Jacques interacts with sheep at her farm.

In 2020, she started Verdant Hare on 20 acres of leased, historic farmland west of the Iller Creek Conservation area off the Palouse Highway.

Jacques' garden and livestock operations both offer opportunities to extend the traditional farming season. A weekly fruit and vegetable CSA from Verdant Hare runs July through September, a typical season. But from February through June, Jacques also works with Main Market Co-op to produce garden starts for their customers, and for Verdant Hare.

Also helping with post-harvest sales is the farm's livestock menagerie: 10 turkeys, a Jersey milk cow and calf, and 22 pigs Jacques will slaughter for meat in December. Verdant Hare sells eggs from 75 laying hens through its CSA, while an additional 100 birds are destined for the chopping block, and then on to customers' refrigerators and freezers. And during October, Jacques has been on sheep-breeding duty to prepare for lamb-a-palooza next spring.

Jacques' 23 Clun Forest, Finn and Romney sheep are vital to Verdant Hare. They provide both meat — harvesting is on November's to-do list — and milk. Two ewes, Hilda and Temple, also yield richly colored fleece, which Jacques gets spun into yarn and also sells as raw fleece to provide a modest but year-round source of income that's independent of weather.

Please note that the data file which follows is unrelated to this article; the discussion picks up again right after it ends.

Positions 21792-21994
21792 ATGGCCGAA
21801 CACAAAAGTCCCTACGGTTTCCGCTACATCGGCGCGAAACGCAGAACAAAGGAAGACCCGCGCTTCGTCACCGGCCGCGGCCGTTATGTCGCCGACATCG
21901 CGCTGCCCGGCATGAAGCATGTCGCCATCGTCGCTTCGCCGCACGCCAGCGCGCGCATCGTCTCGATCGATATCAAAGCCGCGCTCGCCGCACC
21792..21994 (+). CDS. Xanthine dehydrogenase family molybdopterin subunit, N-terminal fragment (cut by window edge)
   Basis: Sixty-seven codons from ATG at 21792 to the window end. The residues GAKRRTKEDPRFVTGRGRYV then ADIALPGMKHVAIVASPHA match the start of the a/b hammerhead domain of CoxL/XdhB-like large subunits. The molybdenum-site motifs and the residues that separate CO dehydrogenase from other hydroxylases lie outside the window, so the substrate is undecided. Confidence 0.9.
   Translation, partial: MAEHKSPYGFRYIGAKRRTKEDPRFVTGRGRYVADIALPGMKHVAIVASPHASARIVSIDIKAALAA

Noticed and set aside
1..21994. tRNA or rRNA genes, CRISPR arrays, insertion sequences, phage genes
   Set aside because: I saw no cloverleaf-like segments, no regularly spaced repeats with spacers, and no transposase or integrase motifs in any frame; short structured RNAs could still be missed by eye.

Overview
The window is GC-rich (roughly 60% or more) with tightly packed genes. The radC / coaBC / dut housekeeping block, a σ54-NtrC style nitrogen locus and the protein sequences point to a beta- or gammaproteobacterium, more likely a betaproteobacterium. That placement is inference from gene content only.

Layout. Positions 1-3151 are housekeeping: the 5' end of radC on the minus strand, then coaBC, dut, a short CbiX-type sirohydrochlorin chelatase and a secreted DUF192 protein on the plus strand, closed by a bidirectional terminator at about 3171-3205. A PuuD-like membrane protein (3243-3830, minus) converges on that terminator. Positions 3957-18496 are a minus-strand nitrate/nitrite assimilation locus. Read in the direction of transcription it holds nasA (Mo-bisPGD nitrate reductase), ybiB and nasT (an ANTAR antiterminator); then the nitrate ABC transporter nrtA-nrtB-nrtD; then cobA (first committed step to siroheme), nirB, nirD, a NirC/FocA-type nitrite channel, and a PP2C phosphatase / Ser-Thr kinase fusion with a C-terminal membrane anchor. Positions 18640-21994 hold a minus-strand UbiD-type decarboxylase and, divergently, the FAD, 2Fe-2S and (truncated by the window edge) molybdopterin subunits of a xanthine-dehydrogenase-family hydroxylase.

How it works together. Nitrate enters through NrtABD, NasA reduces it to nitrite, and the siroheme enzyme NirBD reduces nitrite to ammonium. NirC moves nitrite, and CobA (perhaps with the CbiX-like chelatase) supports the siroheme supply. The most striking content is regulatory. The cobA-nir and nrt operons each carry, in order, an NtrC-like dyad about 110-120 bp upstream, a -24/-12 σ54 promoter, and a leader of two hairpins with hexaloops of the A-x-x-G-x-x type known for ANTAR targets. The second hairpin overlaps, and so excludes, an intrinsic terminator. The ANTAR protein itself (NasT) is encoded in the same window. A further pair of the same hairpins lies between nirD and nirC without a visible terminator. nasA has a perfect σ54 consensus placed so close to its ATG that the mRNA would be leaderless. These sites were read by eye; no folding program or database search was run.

In addition to all this, Jacques shares her time and expertise. For between $50 and $300, visitors can tour the farm and schedule a consultation with Jacques (by phone, in person or at their own farm) or take a class.

In Verdant Hare's Homesteading 101 class, for example, participants learn to raise and butcher chickens, milk a cow and cultivate a garden through planning, planting, harvesting and putting the garden to bed for winter.

"I really think it's important for people to have opportunities to learn hands-on," says Jacques, who also donates her time to a group of local third graders who visit the farm twice weekly to learn about farm life.

"I really hope there's a little 'Whitney' in there," she says of the kids.

Like Verdant Hare, founders at Courage to Grow Farms in the Greenacres area of Spokane Valley are first-generation farmers passionate about sustainable agriculture, but also about helping expand the farming community. The farm's name comes from an album by Rebelution, a reggae band its owners admire.

"We had no land, just an idea and sheer motivation," says Shaneese Dunigan, who started the farm with partner Phillip Moore in 2018. The couple was living in a duplex with their kids and growing microgreens to sell commercially when a chance Father's Day gift changed everything.

FIND OUT MORE

VERDANT HARE
verdanthare.com, 509-723-3038

COURAGE TO GROW FARMS
couragetogrowfarms.com, 509-270-7264